One of the difficult aspects of Street Photography with people is getting over photographing people candidly which can often get some negative response from the subject. You can, of course, ask permission but I feel you’ve lost the spontaneity of the moment as soon as someone knows they are being photographed and then start to pose.

It's good to place people within the environment even when doing a close-up.

Gesture.

But is photographing people just walking along the street enough? I think not if you want to take your photography to another level. You can improve by looking for people doing something special or out of the ordinary. By catching a gesture, whether it’s a hand gesture, a turn of the head, or maybe just a look out of the frame that makes you wonder, what is going on?. It can also mean the position of the legs which indicate movement or that people are running at full stride to indicate some urgency in their journey.

Gesture can also be just a glance.
A gesture can be more pronounced and obvious.

Figure to Ground

In art classes they teach something called ‘Figure to Ground’. Its how to make your main subject or figure stand out by putting a light subject against a dark background, or vice versa. In photography it’s more difficult to achieve as we don’t have the option of creating our own backgrounds. We have to go out and find a suitable background to work with.

The best way of achieving this impact of contrast is to find a suitable spot where the sunlight is shining across a building with a shadow in the background. The shaft of sunlight illuminates the subject which is in contrast against the dark shadow background.

Exposure.

To get good results though means having to fool the camera’s light meter into seeing only that part of the photo that is important to you, being the area of the highlight. The camera’s light meter will try to just expose the whole view as varying shades of grey and the image will lack punch. You can achieve a good exposure by setting the camera to spot metering or using the exposure compensation adjustment on your camera. It can, in some cases, mean underexposing for up to 3 stops. You should then end up with a well exposed highlight area with dense dramatic shadow areas.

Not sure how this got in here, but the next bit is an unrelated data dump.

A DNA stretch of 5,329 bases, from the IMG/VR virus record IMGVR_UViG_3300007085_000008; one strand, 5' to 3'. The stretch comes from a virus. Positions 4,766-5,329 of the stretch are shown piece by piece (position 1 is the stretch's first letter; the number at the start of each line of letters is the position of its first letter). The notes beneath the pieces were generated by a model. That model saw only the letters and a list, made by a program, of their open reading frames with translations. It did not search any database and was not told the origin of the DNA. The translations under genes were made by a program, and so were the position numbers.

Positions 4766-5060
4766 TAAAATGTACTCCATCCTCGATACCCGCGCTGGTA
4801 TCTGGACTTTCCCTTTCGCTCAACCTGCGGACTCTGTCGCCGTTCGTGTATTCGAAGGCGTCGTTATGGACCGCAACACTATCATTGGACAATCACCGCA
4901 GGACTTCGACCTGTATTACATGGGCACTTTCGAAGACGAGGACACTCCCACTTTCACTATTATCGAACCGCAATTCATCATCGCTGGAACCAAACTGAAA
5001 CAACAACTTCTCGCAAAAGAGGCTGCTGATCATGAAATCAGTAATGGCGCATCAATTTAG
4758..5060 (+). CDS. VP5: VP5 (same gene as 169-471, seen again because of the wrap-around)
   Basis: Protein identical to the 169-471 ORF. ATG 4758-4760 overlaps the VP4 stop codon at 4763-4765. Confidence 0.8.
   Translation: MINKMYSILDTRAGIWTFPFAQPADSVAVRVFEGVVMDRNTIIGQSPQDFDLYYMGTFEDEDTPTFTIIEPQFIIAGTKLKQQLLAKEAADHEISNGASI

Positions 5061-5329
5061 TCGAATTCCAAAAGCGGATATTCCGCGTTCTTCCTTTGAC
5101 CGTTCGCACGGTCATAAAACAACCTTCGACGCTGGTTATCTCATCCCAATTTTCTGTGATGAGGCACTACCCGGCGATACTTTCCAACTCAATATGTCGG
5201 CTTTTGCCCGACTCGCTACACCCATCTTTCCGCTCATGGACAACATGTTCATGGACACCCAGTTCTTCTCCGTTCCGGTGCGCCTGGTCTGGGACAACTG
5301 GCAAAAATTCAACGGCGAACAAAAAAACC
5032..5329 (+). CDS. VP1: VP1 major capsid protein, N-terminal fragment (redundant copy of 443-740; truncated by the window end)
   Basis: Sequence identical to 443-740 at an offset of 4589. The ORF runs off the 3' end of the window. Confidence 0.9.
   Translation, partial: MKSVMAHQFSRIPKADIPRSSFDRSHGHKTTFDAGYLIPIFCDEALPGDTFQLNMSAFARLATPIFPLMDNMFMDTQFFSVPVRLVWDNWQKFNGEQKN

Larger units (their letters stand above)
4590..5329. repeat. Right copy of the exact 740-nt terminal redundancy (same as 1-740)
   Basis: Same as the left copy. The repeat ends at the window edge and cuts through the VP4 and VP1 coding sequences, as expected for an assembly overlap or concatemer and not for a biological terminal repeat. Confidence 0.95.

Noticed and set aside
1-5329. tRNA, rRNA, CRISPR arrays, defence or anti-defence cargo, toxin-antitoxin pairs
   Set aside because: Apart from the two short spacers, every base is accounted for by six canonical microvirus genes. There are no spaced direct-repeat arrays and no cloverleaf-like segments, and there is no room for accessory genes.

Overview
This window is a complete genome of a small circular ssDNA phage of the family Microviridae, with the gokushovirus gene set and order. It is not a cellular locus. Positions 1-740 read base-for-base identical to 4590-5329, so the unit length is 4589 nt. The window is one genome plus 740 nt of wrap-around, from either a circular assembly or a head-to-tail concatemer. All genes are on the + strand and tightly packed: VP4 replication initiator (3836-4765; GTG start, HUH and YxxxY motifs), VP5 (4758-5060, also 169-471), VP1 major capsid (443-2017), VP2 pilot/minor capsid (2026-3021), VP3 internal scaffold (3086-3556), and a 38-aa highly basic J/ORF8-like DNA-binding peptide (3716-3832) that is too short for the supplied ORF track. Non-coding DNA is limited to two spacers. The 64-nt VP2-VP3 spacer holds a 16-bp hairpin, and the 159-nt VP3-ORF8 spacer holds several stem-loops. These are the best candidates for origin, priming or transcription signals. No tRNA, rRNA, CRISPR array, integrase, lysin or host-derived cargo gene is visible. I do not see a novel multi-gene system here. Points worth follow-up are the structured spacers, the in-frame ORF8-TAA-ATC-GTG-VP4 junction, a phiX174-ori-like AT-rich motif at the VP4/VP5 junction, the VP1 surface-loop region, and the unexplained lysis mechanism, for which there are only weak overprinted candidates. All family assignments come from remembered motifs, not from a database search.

Colour.

Areas of contrasting colour can also be used to emphasise the main subject. Sometimes just pushing up the saturation and clarity of the photo can make a photo pop.

Taking photos through restaurant windows can be quite effective too. The colour saturation and vibrancy can be raised to give a better effect.

Selective focus.

How much should we blur the background using a larger aperture? I think it’s important to set the subject in the environment. If you completely blur the background then there is no indication of where it is.

The most important thing though is to get out there and practice. Be patient, learn from your mistakes and don’t expect to come home with lots of perfect shots.

Street Photography in Stone Town.

7th to 9th November saw us fly into Stone Town on Zanzibar. The weather proved to be very changeable and when it rains there it’s worth finding some shelter.

Sheltering from the rain in Stone Town

It was a good opportunity though to stand in one spot and work the photographic opportunities.

And the lady continued making her pancakes.
The kids found it exciting though!

The rain finally ceased and we moved on.